Prepare pipes now to avoid big hassles later
Cold winter weather
is here. And it's predicted
over the next
three months will be
Who wants to worry
with busted pipes
when it's freezing outside?
Besides being inconvenient,
leaks can also be expensive.
It pays many
times over to get
ready for cold weather
instead of dealing with
the aftermath of frozen
Take these steps to protect your plumbing system.
Before Cold Weather
- Show adult family members the main water shutoff valve
location. Teach them how to operate it.
- Close foundation vents. If the vents don't seal well, cut foam
pieces and slide them into vent openings.
- Seal gaps and openings where pipes enter the house.
- Protect outside faucets. Disconnect and store garden hoses.
- If the outside faucet has its own shutoff valve inside the
structure, close it and then open the outside faucet to drain
water from the pipe.
- If there's no separate shutoff, cover the outside faucet with
newspaper or rags under a layer of plastic. You can also buy
foam covers for this at home improvement stores.
- Insulate pipes in unheated areas, like attics, crawlspaces or
pump houses. DonŐt forget valves and fittings.
- If you have a pool or spa, follow the manufacturer's directions on
When Cold Weather Arrives
- Keep heat at 55 degrees or higher if you'll be away.
- Open cabinet doors under sinks, especially if the sink is located
on an outside wall. This allows more heat to circulate near the
- If extreme temperatures are forecast, let the water run in
faucets that are farthest from where the water supply enters the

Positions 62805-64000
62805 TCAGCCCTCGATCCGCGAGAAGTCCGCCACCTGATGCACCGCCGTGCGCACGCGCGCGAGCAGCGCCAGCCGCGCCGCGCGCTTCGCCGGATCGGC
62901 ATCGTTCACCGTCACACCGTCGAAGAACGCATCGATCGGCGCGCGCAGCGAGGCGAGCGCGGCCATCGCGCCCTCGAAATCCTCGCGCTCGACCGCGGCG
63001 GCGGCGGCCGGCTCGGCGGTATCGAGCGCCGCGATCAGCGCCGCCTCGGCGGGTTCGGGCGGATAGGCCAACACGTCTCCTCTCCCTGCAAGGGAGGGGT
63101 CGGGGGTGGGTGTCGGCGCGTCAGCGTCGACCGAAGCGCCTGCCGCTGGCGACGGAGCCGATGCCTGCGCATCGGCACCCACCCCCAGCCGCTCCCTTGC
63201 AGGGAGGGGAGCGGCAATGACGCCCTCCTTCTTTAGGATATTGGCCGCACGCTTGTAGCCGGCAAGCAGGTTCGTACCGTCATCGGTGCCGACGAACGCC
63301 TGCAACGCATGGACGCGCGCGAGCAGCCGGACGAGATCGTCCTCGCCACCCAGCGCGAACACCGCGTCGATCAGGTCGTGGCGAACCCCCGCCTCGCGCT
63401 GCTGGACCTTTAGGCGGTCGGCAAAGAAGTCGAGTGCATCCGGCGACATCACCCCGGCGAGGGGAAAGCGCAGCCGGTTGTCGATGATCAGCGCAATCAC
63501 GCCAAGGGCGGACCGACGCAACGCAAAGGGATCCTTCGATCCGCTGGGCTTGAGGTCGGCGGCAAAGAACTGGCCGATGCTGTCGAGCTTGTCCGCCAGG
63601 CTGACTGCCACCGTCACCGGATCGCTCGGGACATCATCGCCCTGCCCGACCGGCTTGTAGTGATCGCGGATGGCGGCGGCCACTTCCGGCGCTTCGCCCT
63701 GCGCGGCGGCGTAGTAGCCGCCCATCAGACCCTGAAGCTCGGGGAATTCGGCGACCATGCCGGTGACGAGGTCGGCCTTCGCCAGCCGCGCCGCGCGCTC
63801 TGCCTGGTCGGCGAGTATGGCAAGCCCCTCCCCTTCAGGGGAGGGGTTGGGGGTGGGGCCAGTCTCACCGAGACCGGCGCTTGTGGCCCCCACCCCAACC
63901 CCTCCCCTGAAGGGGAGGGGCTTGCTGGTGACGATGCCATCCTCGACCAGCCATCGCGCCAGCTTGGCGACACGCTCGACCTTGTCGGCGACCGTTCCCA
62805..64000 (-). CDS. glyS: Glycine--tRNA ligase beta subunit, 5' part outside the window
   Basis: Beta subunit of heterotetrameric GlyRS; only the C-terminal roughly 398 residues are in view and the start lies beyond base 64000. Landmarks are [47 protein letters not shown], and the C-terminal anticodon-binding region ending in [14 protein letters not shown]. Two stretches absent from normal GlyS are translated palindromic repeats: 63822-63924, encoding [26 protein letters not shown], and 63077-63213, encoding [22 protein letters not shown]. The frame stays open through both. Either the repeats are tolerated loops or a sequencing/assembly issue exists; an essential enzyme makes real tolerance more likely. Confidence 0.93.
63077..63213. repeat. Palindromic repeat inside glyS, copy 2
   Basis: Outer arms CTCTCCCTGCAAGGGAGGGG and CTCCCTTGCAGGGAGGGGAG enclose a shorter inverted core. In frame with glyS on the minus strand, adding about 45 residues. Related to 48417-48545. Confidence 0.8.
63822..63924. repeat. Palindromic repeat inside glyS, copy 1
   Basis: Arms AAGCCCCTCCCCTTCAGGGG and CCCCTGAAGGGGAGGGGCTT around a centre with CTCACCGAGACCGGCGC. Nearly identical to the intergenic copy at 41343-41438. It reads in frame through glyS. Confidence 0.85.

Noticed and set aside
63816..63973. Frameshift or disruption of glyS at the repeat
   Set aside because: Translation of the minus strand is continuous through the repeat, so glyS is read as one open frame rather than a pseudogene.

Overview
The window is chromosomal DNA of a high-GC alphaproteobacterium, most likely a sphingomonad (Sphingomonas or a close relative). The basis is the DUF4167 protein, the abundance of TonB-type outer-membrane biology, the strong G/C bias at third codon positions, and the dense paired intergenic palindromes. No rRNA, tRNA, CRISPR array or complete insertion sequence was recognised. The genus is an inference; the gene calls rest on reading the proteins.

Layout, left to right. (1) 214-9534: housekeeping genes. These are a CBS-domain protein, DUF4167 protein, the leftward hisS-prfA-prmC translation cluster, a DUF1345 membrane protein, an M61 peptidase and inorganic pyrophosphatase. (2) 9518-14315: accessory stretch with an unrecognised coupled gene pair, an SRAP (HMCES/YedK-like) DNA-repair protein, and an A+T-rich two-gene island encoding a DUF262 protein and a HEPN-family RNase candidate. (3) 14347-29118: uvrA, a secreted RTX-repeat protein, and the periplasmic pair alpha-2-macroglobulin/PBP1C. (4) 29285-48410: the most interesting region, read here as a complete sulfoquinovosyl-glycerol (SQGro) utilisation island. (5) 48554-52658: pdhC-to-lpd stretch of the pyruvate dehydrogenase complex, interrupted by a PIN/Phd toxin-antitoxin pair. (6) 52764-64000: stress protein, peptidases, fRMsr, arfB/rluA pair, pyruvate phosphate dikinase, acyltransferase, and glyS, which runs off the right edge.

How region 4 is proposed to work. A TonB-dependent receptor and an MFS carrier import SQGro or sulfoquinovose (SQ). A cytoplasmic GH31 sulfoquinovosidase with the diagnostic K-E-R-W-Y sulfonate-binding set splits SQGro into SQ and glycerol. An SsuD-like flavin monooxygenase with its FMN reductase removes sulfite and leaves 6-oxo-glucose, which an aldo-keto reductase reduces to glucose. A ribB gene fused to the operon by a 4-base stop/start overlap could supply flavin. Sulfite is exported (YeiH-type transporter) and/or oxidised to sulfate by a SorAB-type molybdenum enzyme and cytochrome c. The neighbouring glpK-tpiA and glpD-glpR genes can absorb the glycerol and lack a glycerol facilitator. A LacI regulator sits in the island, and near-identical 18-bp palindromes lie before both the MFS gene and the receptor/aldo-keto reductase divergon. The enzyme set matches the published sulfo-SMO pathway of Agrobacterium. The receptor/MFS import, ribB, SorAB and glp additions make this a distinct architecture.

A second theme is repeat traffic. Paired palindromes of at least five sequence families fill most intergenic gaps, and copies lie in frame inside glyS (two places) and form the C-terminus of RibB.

home. A small trickle should be sufficient. Use cold water to
If Your Pipes Freeze
- Open all faucets.
- Remove any pipe insulation and wrap pipes in rags. Pour hot
water over the area, starting where exposure to freezing is
- Do not try to thaw pipes with any type of open flame.
If Your Pipes Burst
- Shut off the main water valve.
- Take precautions to avoid electrical shock from being in or near
- Call the plumber.
What About Heat Tape?
Heat tapes are plastic strips with embedded electric wires that are wrapped around pipes to keep
them from freezing. They plug into standard 120-volt outlets. They're mostly used in unheated areas (attics,
crawlspaces) and in mobile homes.
The U.S. Consumer Product Safety Commission estimates there are 2,000 fires, 100 injuries and 10
deaths every year involving heat tapes.
Besides being a fire hazard from improper use, heat tapes also use energy, which increases your
electric bill. For these reasons, it's best to try to protect pipes by insulating them or other similar
If you decide to use heat tapes anyway, make sure they're certified by the Underwriter's Laboratory
and follow the manufacturer's directions to the letter.